10:00 a.m. Get out of shower to look for shaving cream.

10:00:30 a.m. Get out of bathroom to look for travel bag shaving cream because I’m out.

10:19 a.m. Finish shower.

10:20 a.m. Update this ultracompelling live blog.

10:22 a.m. Check Facebook and email while I’m on the computer.  Open several tabs of stuff I’ll read later.

10:28 a.m. Stomach growling.  Step away from the computer to get dressed and do my hair.  Got a gig tonight.

10:40 a.m. Go to secretary desk to get tax documents.  Realize that I will now have to sort through the pile I’ve slowly created inside the desk by cleverly opening the door half-way and throwing stuff in, hoping elves would take care of it.  Fucking slacker elves.

10:45 a.m. Pile sorted.  New smaller pile of tax-related crap that may or may not be for the 2013 tax year.

10:46 a.m. Make toast.  Cinnamon-raisin toast, if you must know.  Smells heavenly.

10:47 a.m. Resist the temptation of watching the Scandal episode I recorded last night while eating toast.

10:50 a.m.  Where’s my iPod?  I can’t do taxes without tunes!

10:53 a.m. iPod playing, starting, naturally, with The Beatles’ Revolver album, because the first song on that album is “Taxman.”

10:53:30 a.m. Marvel at how many commas I loaded the previous sentence with.  Could be a personal best!

11:06 a.m. Eat toast while sorting smaller pile into even smaller 2013 and 2014 piles.

11:07 a.m. Little blue light on phone is flashing, and like Pavlov’s dog, I must see who contacted me and read email RIGHT NOW, because I’m mentally feeble and cannot resist.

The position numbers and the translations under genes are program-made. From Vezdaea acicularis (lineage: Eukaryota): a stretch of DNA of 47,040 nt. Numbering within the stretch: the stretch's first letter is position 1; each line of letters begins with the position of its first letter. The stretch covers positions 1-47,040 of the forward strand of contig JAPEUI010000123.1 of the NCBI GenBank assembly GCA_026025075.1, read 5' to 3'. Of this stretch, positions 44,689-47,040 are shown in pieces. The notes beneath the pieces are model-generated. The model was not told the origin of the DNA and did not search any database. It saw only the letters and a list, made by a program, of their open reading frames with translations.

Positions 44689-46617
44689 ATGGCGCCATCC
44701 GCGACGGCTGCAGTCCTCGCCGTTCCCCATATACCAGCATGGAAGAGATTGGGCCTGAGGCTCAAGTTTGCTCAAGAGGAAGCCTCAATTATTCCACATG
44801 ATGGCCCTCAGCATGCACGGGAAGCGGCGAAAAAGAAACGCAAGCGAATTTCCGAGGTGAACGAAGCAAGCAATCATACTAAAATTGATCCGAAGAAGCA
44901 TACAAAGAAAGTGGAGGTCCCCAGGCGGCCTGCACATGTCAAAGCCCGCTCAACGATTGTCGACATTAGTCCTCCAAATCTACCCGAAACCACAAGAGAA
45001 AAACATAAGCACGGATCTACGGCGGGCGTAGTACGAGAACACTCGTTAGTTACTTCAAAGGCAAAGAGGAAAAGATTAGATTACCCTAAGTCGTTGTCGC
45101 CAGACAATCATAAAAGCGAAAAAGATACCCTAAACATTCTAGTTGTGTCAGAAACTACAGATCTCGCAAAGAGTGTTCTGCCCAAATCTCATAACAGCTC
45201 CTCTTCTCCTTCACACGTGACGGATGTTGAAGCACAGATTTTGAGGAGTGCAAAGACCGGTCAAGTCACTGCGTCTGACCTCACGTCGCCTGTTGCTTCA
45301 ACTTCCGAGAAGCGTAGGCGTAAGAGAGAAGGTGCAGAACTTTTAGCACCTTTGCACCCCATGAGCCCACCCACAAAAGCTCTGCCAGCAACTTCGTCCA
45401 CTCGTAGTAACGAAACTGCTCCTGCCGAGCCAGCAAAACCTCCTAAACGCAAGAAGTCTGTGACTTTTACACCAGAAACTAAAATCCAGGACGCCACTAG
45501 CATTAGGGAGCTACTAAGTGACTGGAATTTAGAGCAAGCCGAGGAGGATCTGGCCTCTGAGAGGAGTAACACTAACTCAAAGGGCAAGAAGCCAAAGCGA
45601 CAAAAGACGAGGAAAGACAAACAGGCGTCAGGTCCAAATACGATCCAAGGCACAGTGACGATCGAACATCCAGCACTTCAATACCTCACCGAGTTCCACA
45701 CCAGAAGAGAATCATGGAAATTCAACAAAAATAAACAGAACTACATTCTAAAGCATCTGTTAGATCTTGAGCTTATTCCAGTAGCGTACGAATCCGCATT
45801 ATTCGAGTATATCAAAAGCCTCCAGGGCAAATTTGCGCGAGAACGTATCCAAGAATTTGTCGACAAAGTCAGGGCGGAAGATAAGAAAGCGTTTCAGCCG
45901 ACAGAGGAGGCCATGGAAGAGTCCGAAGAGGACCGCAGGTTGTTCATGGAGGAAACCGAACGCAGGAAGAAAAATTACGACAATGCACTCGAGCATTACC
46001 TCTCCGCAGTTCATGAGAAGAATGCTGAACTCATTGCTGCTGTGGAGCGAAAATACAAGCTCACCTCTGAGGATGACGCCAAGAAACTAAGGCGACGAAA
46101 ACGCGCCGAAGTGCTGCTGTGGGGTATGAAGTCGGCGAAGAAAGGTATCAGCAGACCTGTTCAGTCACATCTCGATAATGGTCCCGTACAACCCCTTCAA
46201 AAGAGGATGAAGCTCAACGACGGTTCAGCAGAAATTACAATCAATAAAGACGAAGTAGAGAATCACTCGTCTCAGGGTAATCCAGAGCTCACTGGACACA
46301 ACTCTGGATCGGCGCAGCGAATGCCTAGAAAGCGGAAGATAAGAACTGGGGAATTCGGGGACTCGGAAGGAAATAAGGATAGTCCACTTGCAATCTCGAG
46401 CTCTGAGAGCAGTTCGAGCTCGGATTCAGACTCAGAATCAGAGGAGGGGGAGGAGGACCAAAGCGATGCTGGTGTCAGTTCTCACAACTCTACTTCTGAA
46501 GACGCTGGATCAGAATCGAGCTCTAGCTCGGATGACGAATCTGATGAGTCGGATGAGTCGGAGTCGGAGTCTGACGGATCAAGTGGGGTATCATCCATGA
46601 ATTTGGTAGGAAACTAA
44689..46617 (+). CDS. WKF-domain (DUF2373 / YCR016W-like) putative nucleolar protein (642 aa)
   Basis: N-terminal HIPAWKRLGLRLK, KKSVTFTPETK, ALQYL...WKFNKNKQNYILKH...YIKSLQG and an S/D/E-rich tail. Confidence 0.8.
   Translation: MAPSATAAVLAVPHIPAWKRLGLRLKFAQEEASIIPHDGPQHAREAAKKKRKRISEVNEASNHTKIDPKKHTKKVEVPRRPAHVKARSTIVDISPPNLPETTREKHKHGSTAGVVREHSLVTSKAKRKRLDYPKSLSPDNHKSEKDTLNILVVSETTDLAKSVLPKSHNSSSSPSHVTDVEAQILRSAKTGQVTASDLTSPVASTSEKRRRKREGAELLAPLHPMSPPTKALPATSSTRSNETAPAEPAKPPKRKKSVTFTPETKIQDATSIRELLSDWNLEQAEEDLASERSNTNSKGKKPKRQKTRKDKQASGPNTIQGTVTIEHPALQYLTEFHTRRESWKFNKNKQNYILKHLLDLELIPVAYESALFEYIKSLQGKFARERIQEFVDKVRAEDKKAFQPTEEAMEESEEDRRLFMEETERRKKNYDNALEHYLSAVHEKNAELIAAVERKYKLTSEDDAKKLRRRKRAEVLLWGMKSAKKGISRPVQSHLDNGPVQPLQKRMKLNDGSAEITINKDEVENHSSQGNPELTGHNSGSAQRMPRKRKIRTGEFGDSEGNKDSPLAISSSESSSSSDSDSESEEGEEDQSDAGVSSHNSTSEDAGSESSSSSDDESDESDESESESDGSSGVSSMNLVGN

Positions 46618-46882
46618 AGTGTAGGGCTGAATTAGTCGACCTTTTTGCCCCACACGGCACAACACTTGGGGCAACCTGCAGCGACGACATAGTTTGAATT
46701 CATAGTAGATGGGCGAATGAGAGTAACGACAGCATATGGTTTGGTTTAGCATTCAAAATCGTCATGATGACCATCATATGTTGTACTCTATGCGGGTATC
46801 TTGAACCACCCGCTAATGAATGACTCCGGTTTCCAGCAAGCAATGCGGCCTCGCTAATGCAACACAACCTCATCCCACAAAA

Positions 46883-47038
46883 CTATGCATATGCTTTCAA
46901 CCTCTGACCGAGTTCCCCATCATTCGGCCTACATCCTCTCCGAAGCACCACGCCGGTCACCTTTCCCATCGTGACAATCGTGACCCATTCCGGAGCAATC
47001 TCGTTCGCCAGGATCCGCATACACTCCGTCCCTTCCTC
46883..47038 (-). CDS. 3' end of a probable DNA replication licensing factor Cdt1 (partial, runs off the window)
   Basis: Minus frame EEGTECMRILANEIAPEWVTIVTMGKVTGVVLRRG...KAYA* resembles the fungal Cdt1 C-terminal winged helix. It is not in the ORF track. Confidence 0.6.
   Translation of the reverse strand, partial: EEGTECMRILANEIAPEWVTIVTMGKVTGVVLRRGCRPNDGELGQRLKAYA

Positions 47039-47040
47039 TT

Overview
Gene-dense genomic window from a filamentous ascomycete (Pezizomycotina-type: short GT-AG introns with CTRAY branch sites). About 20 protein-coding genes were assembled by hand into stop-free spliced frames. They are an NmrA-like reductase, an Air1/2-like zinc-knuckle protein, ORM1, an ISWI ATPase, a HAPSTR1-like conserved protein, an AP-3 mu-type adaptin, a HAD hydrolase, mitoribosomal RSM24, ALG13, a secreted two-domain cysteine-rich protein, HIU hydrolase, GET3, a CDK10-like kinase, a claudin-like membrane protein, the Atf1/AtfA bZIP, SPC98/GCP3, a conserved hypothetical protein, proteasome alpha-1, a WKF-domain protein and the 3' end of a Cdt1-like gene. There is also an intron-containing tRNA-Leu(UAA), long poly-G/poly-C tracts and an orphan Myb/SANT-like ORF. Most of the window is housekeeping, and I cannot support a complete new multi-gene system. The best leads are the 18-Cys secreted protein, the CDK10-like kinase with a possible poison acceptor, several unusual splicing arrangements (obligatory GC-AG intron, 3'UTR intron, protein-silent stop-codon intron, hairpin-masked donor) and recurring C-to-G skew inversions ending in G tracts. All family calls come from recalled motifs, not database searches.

11:15 a.m. Stop to research what, if any, veterinary expenses, are tax deductible.  Ponder getting Rocky a service dog vest so his ear drops will be magically morphed into legitimate deductible expenses.

11:28 a.m. Finally fire up TurboTax.

11:28:30 a.m. Make more toast.  Decide the last batch was a little overcrisp, and turn the dial from 4 to 3.5 dots.  Who knew that the international standard unit of measurement for toast doneness was dots?

11:33 a.m. Right.  Taxes.  Starting.

11:34 a.m. TurboTax remembers me!  Yay!  And I save $40 this year because I don’t have a business this year.  Thank dog.

11:53 a.m. Soda break.  Getting up from desk reminds me why I’m retired; my back is already stiff after just one hour sitting in an office chair.

1:03 p.m. While tallying medical expenses, discover that it costs me nearly $6K a year just to remain upright and reasonably functional via chiropractic and MFR.  Shit, that’s depressing.

1:27 p.m. Facebook break because I finished the deductions section!  Or rather, I’m waiting to hear from Scott whether he bought glasses last year so I can get one more deduction in.  Will realize later when Scott finally gets back to me that I totally spaced the fact that I was waiting on him for glasses info and filed without it.

1:28 p.m. No Facebook break is complete without checking email as well.  Discover in my email that someone named Eric Hansen is playing at Lovin’ Spoonfuls tonight from 6-8.  That’s funny, because I’M playing at Lovin’ Spoonfuls tonight from 6-8.  But my name isn’t Eric Hansen.

1:30 p.m. Phone calls ensue.  As do Facebook event updates.  As does the lamentation that I’m having an excellent hair day and there’s no one to see it except the dogs, and they are honey-badger-like in their indifference.

1:53 p.m. Discover after 2 hours of tallying receipts, I’m better off with the Standard Federal Deduction.  Le sigh.

2:10 p.m. FILED, and done! Time to celebrate with lunch, and maybe that nap I didn’t get earlier.  And Scandal.